Joseph McCarthy

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by Arthur Herman

Was Joe McCarthy a vindictive witch-hunter who incited frenzy, damaged the reputations of innocent people, and unleashed a catastrophic carnival of slander and guilt-by-association charges? Were McCarthy and McCarthyism the worst developments in postwar American politics?

Or was McCarthy only a politician with good intentions who embraced a valid topic with the zeal of a true believer?

Maybe something in the middle. Here is a biography of Joe McCarthy that, for the first time, dispels the myths and stereotypes surrounding this key figure in the 1950s "red scare" and reconsiders his life and legacy in light of recently declassified archival sources from the FBI, the National Security Agency, the U.S. Congress, the Pentagon, and the former Soviet Union. Here is the untold tale of America's most despised politician after more than 40 years, free of the hyperbole and prejudice of the past.

Joseph McCarthy tells how this Wisconsin farm lad emerged from a postwar America that had grown more self-assured, and how he represented the hopes and concerns of a generation caught up in the hardships of the Cold War. It demonstrates how McCarthy opposed the Washington political elite and propelled himself into the public eye by using the hot-button topic of Communist espionage in the 1930s and 1940s. The red scare is presented to us in a way that is both far different from and more true than how it is often depicted in the news and in movies.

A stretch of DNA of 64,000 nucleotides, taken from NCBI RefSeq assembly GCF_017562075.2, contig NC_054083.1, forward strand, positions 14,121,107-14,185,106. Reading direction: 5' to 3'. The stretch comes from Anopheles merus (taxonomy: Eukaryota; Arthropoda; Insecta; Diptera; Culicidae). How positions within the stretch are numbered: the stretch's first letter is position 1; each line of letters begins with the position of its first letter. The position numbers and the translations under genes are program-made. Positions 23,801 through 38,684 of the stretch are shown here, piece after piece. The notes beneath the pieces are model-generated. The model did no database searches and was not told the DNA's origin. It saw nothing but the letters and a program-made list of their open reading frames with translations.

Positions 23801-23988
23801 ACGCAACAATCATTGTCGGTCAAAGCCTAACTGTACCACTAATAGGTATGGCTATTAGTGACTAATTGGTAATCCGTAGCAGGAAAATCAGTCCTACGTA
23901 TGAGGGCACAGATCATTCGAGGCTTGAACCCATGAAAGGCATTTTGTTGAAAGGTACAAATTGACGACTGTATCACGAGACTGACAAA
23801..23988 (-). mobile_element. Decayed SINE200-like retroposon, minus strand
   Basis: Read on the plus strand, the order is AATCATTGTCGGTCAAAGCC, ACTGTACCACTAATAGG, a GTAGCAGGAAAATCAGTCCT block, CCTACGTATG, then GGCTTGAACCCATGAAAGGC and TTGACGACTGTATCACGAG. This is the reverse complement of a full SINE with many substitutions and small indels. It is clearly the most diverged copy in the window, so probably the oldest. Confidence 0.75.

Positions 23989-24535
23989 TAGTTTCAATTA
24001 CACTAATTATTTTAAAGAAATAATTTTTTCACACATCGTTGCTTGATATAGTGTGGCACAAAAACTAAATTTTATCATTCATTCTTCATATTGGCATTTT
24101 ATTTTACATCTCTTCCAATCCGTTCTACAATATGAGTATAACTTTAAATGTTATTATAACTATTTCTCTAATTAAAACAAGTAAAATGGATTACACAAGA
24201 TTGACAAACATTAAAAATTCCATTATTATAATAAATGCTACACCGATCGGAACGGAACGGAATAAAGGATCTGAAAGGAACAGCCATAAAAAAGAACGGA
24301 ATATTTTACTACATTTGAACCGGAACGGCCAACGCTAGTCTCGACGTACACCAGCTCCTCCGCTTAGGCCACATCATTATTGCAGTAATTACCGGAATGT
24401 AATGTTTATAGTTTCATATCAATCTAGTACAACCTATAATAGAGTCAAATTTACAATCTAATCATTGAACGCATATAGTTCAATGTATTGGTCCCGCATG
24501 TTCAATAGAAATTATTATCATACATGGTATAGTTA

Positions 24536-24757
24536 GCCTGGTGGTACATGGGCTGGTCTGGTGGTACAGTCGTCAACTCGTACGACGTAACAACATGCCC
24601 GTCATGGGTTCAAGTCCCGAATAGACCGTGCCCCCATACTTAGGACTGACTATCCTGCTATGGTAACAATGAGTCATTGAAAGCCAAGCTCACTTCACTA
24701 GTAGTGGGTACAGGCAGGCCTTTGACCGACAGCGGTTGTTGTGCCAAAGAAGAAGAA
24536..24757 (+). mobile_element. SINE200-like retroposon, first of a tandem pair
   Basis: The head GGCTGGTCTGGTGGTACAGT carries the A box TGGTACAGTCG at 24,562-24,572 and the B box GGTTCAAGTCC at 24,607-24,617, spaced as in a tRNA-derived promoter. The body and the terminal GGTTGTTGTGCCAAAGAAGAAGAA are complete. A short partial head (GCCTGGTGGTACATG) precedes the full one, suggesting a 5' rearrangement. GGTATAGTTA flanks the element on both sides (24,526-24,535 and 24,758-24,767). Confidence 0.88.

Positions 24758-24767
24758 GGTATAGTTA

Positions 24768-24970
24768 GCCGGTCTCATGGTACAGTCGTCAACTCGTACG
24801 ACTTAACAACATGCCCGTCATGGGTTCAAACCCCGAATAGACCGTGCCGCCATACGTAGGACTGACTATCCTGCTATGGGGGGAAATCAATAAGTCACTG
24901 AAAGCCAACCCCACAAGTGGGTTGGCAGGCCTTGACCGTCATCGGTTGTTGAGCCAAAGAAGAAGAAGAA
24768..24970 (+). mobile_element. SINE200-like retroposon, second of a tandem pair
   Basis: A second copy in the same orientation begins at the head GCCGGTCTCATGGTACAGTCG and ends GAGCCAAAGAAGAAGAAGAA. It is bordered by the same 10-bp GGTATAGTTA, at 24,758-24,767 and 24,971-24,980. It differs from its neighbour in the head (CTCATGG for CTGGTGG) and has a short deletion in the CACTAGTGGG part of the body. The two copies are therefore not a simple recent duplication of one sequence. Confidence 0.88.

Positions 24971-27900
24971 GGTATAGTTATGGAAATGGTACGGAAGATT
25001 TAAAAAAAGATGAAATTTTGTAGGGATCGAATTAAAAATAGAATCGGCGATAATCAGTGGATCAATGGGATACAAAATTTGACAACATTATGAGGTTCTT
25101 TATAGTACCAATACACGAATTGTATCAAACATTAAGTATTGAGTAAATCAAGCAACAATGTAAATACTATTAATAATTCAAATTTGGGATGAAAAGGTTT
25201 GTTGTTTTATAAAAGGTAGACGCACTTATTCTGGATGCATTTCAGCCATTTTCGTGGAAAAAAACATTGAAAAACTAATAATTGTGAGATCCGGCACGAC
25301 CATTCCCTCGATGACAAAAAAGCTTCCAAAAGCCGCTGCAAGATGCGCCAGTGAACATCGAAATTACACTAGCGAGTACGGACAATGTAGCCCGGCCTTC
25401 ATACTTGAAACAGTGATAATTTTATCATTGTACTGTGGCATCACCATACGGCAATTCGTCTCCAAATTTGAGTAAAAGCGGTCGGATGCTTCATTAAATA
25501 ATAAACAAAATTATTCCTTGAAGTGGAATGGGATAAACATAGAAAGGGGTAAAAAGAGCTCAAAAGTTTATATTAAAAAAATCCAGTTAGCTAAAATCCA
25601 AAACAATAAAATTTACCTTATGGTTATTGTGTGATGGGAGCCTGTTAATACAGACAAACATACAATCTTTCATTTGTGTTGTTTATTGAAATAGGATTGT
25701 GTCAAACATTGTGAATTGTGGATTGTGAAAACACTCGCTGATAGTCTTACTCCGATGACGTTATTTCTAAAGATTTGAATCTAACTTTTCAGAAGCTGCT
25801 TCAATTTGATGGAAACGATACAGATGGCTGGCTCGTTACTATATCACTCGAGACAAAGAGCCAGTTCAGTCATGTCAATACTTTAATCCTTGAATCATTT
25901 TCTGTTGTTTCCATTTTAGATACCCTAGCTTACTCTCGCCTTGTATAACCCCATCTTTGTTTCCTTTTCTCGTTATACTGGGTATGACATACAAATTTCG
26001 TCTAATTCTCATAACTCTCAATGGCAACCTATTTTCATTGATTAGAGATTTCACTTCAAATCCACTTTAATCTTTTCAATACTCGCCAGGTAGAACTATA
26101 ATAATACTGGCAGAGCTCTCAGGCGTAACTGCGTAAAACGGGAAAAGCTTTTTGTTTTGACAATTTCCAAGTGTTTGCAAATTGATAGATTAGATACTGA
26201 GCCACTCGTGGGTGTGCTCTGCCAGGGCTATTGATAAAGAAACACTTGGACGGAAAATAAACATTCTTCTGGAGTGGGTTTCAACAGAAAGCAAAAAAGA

We now know that the Communist spying McCarthy battled against was incredibly pervasive, reaching the highest echelons of the White House and the top-secret Manhattan Project. Herman has the evidence to clearly demonstrate which of McCarthy's well-known anti-Communist inquiries were accurate (such as the notorious cases of Owen Lattimore and Irving Peress, the Army's "pink dentist") and which were not (including the investigation that resulted in McCarthy's final break with Whittaker Chambers). McCarthy was highly vilified, but he was correct when he claimed that two American UN personnel were Communists. McCarthy came under fire once more when he referred to Owen Lattimore as "Moscow's top spy," yet today we know Lattimore was a willing accomplice in Soviet spy networks. McCarthy frequently went over his means.

In Joseph McCarthy, Arthur Herman reveals the human drama of a fascinating, troubled, and self-destructive man who was often more right than wrong, and yet in the end did more harm than good.

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— Arthur Herman, Joseph McCarthy